Essay on The Role Kansas and Nebraska Played in the Civil War

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Crash! Boom! Terrified screams and rifle shots filled the air as Margaret snatched up her baby sister into her arms as she ran around frantically in search of shelter. Finally finding a safe hiding spot behind a large rock, Margaret and her little sister watched in desperation as their small shack was ransacked by John Brown and his raiders. As the sky grew black with smoke, angry tears began streaming down Margaret’s face. Why can’t the anti-slavery settlers just leave us alone? Why are they being so violent? What have we done to them? All we want is land to settle on! Margaret wondered in disheartenment. For settlers who had rushed to claim land in Kansas and Nebraska in the stormy 1850’s, facing violent clashes had become a daily…show more content…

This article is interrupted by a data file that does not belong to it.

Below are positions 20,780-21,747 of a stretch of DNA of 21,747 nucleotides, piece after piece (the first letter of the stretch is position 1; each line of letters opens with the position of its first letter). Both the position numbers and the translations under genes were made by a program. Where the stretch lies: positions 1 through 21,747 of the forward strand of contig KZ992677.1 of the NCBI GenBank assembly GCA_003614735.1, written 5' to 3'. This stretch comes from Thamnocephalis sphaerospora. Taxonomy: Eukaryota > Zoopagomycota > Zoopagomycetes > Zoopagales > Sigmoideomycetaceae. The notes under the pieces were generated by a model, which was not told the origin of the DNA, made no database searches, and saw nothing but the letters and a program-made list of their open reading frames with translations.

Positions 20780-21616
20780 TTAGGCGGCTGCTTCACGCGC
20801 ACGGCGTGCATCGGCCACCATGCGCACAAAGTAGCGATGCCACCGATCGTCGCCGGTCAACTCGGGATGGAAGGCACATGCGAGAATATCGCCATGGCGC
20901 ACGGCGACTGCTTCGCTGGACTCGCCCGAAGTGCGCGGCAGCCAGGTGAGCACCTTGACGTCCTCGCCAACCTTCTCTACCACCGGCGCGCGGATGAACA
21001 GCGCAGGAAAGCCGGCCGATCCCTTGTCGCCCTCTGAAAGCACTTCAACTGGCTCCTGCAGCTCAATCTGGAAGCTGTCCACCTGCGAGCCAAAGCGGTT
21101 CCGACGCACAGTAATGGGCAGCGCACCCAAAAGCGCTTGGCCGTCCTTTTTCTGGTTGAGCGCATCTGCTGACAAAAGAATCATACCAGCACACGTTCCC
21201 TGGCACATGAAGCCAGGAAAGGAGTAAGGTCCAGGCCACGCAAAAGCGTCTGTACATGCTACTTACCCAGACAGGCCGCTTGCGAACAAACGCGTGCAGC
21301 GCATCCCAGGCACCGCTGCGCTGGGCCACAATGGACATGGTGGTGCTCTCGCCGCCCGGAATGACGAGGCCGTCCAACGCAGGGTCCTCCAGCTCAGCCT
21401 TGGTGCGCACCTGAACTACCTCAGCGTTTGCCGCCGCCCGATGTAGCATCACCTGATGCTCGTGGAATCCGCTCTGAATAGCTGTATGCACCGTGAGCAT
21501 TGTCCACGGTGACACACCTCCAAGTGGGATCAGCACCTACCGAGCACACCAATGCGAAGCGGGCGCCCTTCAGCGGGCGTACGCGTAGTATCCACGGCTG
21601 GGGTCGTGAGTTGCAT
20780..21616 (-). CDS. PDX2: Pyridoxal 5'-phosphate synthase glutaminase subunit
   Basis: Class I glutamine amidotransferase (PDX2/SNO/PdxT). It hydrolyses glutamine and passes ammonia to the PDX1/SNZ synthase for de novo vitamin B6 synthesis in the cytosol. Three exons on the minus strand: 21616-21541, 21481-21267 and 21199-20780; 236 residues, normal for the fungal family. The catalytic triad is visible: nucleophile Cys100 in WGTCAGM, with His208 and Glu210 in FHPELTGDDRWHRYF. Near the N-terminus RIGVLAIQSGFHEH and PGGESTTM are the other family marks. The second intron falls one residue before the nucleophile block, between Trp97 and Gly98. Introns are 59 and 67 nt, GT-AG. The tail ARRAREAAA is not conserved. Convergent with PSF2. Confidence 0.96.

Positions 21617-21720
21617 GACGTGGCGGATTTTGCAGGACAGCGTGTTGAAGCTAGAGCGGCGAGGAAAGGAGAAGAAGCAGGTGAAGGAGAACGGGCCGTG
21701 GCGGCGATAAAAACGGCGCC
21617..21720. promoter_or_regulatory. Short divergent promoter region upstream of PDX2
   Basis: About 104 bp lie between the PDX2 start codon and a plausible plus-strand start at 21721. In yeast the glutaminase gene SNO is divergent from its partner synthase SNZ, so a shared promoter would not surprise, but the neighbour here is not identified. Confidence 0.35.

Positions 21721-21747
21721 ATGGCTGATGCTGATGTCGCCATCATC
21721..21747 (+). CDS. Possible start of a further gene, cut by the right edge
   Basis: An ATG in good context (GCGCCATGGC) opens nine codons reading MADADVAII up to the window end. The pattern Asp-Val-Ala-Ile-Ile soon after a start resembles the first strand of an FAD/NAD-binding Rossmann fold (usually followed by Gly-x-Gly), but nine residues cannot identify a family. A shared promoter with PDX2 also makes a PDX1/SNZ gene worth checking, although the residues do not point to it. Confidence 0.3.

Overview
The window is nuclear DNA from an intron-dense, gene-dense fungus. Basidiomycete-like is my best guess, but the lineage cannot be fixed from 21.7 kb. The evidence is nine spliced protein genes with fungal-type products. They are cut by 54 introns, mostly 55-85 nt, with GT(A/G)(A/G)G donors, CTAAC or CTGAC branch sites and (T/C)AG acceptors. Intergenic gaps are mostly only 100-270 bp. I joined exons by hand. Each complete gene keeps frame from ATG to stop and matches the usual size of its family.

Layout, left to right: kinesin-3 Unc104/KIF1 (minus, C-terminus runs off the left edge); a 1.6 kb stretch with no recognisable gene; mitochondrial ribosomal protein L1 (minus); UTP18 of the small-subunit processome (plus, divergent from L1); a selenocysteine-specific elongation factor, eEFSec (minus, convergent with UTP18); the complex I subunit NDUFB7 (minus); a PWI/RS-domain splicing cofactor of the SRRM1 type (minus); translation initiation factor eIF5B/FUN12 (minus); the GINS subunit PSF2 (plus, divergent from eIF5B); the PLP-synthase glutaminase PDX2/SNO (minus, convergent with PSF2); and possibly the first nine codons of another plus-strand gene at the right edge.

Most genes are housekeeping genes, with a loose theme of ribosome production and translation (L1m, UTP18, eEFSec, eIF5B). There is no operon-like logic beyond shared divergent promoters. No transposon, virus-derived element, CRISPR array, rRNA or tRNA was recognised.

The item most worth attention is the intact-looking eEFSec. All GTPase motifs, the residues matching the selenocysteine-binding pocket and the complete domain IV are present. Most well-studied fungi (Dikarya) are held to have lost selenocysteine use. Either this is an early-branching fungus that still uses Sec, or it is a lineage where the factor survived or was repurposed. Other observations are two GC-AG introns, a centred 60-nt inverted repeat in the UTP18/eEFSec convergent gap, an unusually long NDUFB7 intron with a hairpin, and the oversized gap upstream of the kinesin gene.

The long-standing compromise would have to be repealed. Many people in the North considered the Missouri Compromise a binding agreement. Even in the South, the compromise was heavily supported. (“U.S. History”) The creator of the act was Senator Stephen A. Douglas of Illinois, who wanted to see citizens be able to settle in these territories. Underlying it all, Douglas’s real desire was to build a transcontinental railroad to go through Chicago. Although opposition was intense, The Kansas-Nebraska Act was finally passed by congress on May 30, 1854. It allowed settlers in the territories of Kansas and Nebraska to decide whether slavery would be legal or not within their borders based on popular sovereignty. Territory north of the 36°30' parallel was now open to popular sovereignty as Northern leaders’ moods grew darker than the midnight sky. This sudden change in affairs largely contributed to the humongous political change that was about to happen next. The political effects of the Kansas-Nebraska Act were colossal. Before the act’s passage, the Whig party had been one of the largest political parties in America, consisting of both Southern and Northern Whigs. The Kansas-Nebraska Act initially violated the Missouri Compromise of 1820, an unceasing pact that had been strongly supported by both the North and South. The ratification of the bill conclusively split the Whig party into two; almost every Southern Whig had
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